Thor: Ragnarok is the third stand-alone Thor movie. In this film, Thor's (Chris Hemsworth) journey extends far further into the galaxy than ever before, when he is stranded on Sakaar and forced into a gladiatorial battle with Avengers comrade The Hulk (Mark Ruffalo). Joined by fan favorites, Loki (Tom Hiddleston) and Heimdall (Idris Elba), and impressive newbie, Valkyrie (Tessa Thompson), Thor must save his home, and the universe, from the all-powerful Hela (Cate Blanchett).
Thor is finally the star of his own show: The previous installments of the Thor franchise have massively let down their titular character. Despite the best efforts of Chris Hemsworth, who has always been effortlessly charming and likable in the role, Thor has never really shone in the way Marvel's other superheroes do. While generally likable as a character, Thor has always been rather forgettable. I attribute this largely to the over-the-top Shakespearean dialogue of the previous films, and the attempts to portray the untouchable mystique of this God-like superhero. In Ragnarok, we say goodbye to Shakespeare, and hello to quirky comedy, the wonders of improvisational dialogue, and a Thor who refuses to fade into the background of his own movie. Without the Shakespearean dialogue distancing us from the characters in this movie, Thor becomes less God-like and more human; with jokes about his hair, his disguises, and his breakup with Jane that add up to a far goofier, far more lovable, and far more interesting hero. Chris Hemsworth gets to show off his impressive comedic chops, with some excellent improvisation, particularly in dialogue with Taika Waititi's Korg. And Thor finally becoming a superhero worthy of his own movies doesn't at all mitigate the importance of and interest in every other character in this film. Much fan excitement greeted the news that Mark Ruffalo would be joining Hemsworth in for Ragnarok, and he does not disappoint. While Ruffalo has always been popular in The Avengers installments, it's refreshing to see him in this much looser, lighter film. Without taking anything away from his character's development, this movie has given him the freedom to play around and have a bit of fun with Bruce Banner and The Hulk. Loki finally gets released from the role of purely evil villain and begins to resemble the Loki of Norse legend, chaotic, mischievous, but neutral. Tessa Thompson is brilliant, and I can't wait to see more of her, while Jeff Goldblum essentially plays an exaggerated version of himself to hilarious effect. While this film is missing most of the characters from the first two, it's really hard to feel the loss.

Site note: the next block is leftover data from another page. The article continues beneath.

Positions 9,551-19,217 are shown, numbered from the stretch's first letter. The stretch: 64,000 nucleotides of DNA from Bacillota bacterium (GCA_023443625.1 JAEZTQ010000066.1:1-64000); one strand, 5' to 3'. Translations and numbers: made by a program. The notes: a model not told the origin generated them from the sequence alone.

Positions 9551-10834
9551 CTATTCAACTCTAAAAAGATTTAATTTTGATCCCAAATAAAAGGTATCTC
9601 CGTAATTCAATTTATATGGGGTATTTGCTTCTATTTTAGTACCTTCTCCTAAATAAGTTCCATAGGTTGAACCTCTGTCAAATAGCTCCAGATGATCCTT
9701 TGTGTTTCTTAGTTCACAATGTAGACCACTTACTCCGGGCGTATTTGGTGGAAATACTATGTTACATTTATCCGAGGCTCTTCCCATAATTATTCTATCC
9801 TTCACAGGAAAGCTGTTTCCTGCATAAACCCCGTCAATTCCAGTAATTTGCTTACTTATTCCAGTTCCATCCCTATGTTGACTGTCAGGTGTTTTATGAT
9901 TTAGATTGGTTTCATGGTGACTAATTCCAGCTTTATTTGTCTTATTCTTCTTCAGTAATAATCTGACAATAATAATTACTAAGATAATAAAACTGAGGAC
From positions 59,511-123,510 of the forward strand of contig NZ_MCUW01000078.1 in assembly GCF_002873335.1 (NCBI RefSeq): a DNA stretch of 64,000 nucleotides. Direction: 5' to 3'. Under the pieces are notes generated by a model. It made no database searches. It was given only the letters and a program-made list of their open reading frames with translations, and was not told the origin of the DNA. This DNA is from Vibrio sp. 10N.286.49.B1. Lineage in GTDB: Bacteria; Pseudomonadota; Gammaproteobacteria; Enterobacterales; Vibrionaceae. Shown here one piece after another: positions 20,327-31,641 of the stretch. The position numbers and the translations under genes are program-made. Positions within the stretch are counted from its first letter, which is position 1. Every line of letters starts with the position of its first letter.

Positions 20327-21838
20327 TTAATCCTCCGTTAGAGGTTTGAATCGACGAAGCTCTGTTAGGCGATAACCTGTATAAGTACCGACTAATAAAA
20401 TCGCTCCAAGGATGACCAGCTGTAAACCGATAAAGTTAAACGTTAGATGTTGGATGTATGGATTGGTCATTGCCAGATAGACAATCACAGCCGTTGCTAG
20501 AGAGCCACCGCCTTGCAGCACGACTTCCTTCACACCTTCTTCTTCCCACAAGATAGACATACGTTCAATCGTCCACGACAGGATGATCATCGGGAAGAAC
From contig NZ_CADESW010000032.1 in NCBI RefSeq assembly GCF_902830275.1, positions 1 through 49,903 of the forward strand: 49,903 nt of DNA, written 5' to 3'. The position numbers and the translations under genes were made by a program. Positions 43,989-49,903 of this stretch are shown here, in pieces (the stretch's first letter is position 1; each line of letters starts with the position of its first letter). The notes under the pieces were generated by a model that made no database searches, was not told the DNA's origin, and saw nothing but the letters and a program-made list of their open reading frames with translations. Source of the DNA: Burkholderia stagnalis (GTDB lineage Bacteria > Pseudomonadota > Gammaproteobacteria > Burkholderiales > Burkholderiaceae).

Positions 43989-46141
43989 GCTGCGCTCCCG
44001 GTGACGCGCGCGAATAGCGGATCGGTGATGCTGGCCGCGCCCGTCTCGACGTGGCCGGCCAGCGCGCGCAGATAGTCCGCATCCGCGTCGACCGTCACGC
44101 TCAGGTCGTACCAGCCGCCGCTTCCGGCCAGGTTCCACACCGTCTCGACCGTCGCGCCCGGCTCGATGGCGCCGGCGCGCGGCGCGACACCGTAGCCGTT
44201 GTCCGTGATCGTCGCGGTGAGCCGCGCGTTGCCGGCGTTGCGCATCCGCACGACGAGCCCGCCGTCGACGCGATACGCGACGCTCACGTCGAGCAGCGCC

The Marvel comedy we needed: While Marvel is generally known for its quippy one-liners, and its ability to add light touches to darker narratives, they've really let loose with Thor: Ragnarok. The stand-alone Thor franchise has arguably always been the more playful of The Avengers stand-alone films, but the addition of Taika Waititi (What We Do in the Shadows, Hunt for the Wilderpeople) as director has given Marvel the opportunity to embrace this light-heartedness wholeheartedly. Ragnarok shifts tonally into something more like Guardians of the Galaxy, which fits it into the wider Marvel universe more than the Thor franchise has ever fit before, but also lends it an edgier, quirkier quality. In all honesty, on paper Thor: Ragnarok would probably feel like a convoluted mess. It's a series of fights, brawls, jokes, escapes, space travel, and introductions to new characters that shouldn't work, but somehow does. Maybe because all of the characters serve a purpose in the film, maybe because it's been packaged as a rowdy comedy with added superhero theatrics and delivers exactly what it says it will, maybe it's because fans just can't get enough of the unlikely show-stealer, Korg. Ragnarok takes the wittiness we've come to expect of every Marvel movie and multiplied it by 1000, and it's really, really funny. Literally a laugh-a-minute. I'd also recommend that readers in the Southern hemisphere look out for hidden nuggets of Australian and New Zealand references, it'll make your day when you find them.
A decent villain?: Has Marvel broken its curse of boring villains with Thor: Ragnarok? Well, no, unfortunately, not really. While there's no question that Cate Blanchett is an actual goddess, Hela is still an inescapably boring villain. Thor: Ragnarok certainly gives Hela a more credible background than most of Marvel's other villains: Odin (Winner of Asgard's Best Dad three years in a row) did banish her from a throne that was rightfully hers, and she's just taking it back. She's also all-powerful and able to give both Thor and Loki a run for their money, which should be all we need to make her an interesting, engaging villain. But, she needed to be more complicated and more sympathetic; maybe, her connection to both Thor and Loki could have been explored more. Although she's better, and a more credible villain than Thor: The Dark World's dark elf, she's still just kind of 'meh'.